It started with a broken leg — his own.

The vision and inspiration for what is now the Endurance Santa Fe Mountain Races began the moment Peter Olson was working on his City Different home, lost his footing on a ladder, got his leg tangled on the way down and suffered a gruesome injury that led to two surgeries, nine screws, a plate or two, three months on crutches and years of rehab.

An avid distance runner who spent years traveling long and far to find trails to challenge him, he used the down time to hatch a plan for an endurance race in his own back yard. While working out the kinks from that fractured leg, his dream became a reality pretty quickly.

A frequent visitor to Ski Santa Fe, he limped into their offices on New Year’s Day half a decade ago and asked if they’d be interested in helping him start a race unlike anything New Mexico has ever seen.

Now in its fourth year, the Endurance Santa Fe Mountain Races — a mind-numbing list of events that features a 50-mile run, a 50-kilometer race, a 13-mile trek and a one-mile sprint — are bigger and more popular than ever.

As of Thursday’s entry deadline, 270 people had signed up for Saturday’s all-day affair that had a 4 a.m. start.

“The first thing you need to know is that our 50-mile and 50-K versions are the hardest races you’ll find in New Mexico,” Olson said via satellite phone from the top of the Sangre de Cristos on Friday afternoon. “These are literally some of the hardest races anywhere, not just here in the state.”

The main race climbs from a starting elevation of 10,000 feet to more than 12,000 in just the first three miles. The entire race has a combined 12,000 feet of climbs before runners finally reach the finish line.

Compare that to the wildly popular Leadville 100 in Colorado, a challenging 100-mile race that has about 11,000 feet in climbs in a distance that’s twice as far.

“What kind of people compete in a race like this?” Olson said, repeating a question he’s probably been asked more times than he can count. “Crazy people to begin with. People that are not only physically fit but mentally strong because when you’re out on a trail for 14, 16, 18 hours it takes a very strong mind to stay involved, to overcome the demands and not quit.”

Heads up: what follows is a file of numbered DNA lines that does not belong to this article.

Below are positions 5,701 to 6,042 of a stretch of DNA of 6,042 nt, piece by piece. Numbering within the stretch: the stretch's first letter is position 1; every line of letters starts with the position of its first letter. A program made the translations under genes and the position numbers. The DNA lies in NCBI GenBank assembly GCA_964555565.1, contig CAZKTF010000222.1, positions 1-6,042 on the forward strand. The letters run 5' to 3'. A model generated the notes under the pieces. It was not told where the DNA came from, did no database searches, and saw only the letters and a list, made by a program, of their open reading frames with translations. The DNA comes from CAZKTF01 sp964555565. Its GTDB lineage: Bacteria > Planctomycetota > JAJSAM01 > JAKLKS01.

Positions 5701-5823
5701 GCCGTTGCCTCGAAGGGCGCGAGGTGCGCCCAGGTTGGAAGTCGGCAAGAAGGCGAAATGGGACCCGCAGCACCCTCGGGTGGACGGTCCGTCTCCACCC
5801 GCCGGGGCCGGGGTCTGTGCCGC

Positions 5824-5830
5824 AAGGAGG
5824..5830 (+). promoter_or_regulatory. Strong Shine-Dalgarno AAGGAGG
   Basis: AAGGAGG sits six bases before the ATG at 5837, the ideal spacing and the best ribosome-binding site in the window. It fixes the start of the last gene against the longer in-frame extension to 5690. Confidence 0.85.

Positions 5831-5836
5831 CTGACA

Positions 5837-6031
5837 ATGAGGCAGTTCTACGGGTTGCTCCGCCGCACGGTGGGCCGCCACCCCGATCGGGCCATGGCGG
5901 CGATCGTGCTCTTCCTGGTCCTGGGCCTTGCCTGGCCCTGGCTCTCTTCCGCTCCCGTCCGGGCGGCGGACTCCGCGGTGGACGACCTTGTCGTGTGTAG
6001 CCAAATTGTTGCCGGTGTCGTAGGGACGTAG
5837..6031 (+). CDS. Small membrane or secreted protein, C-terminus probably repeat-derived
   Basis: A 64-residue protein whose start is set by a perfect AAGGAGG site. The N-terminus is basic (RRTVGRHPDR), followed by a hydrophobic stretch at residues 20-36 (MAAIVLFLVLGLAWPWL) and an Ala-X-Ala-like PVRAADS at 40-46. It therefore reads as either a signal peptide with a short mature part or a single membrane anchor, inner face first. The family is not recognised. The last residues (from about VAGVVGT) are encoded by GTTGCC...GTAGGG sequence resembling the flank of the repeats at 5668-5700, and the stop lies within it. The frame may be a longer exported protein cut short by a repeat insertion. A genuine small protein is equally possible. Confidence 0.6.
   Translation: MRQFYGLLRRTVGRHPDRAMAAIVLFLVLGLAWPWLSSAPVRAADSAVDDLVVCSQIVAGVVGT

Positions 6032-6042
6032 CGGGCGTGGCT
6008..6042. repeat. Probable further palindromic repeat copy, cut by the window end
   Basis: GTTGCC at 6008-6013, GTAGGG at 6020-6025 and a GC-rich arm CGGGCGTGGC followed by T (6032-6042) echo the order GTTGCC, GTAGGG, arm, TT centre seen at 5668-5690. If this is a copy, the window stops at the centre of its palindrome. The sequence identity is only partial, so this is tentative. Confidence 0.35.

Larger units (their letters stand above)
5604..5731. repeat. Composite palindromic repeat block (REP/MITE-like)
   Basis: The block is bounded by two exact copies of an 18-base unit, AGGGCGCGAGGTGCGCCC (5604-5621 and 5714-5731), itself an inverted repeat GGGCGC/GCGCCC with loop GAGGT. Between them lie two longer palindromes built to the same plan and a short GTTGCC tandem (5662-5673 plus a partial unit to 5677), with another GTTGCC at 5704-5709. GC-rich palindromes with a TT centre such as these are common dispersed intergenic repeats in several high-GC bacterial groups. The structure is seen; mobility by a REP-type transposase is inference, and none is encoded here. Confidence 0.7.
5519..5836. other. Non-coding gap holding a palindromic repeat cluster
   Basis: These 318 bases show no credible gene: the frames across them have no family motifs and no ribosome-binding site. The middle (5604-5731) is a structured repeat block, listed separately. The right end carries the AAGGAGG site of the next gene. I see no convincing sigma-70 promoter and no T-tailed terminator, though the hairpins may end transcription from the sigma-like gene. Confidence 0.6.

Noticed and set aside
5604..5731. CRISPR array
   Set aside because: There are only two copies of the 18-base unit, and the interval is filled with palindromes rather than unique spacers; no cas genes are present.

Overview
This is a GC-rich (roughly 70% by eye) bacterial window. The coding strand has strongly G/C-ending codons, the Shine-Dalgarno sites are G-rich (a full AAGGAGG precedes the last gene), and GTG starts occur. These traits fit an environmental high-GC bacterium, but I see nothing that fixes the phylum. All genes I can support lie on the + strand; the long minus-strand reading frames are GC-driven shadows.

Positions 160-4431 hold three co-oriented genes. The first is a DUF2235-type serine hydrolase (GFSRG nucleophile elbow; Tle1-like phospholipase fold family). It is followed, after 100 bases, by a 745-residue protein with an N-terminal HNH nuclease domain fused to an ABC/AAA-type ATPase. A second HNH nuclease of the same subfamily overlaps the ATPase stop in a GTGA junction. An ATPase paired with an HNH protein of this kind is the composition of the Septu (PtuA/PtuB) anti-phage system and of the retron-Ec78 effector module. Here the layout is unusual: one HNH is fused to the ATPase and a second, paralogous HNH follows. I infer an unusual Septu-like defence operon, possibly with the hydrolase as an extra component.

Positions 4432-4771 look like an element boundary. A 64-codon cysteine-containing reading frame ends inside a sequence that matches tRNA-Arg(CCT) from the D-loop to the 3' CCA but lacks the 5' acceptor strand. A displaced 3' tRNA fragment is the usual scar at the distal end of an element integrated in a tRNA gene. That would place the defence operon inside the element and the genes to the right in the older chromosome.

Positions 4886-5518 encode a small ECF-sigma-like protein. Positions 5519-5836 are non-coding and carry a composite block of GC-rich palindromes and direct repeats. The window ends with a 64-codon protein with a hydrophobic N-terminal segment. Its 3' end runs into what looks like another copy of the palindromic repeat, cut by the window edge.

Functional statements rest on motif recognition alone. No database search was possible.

The elite runners in Saturday’s 50-mile race will hit the finish line in 11 hours, Olson said. Most will take between 14 and 16 hours.

And remember — the event is being run at a minimum of 10,000 feet. Even this time of year you can pass by the occasional snow drift or mountain stream of snowmelt.

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While the majority of the runners hail from within the state, the rock stars of Saturday’s event are from the Copper Canyon region in Mexico.

Two members of the Tarahumara indigenous people of northwestern Mexico include Arnulfo Quimare and Manuel Luna, distance runners famed for competing in events wearing sandals made of recycled tires. They’ll both compete on Saturday.

Each was featured prominently in the popular 2009 book Born to Run: A Hidden Tribe, Superathletes, and the Greatest Race the World Has Never Seen, by Chris McDougall.

Perhaps the biggest benefit to Saturday’s race is the collaborative effort between the U.S. Forest Service, Ski Santa Fe and the race organizers. The three entities came together to map out the longer legs, much of which trace trails not currently listed on the inventory provided by the service.

“They’re there; they’re just historical trails not on their inventory,” Olson said. “We worked with the forest service to identify the trails we could use and, really, they were a huge help in making it work.”

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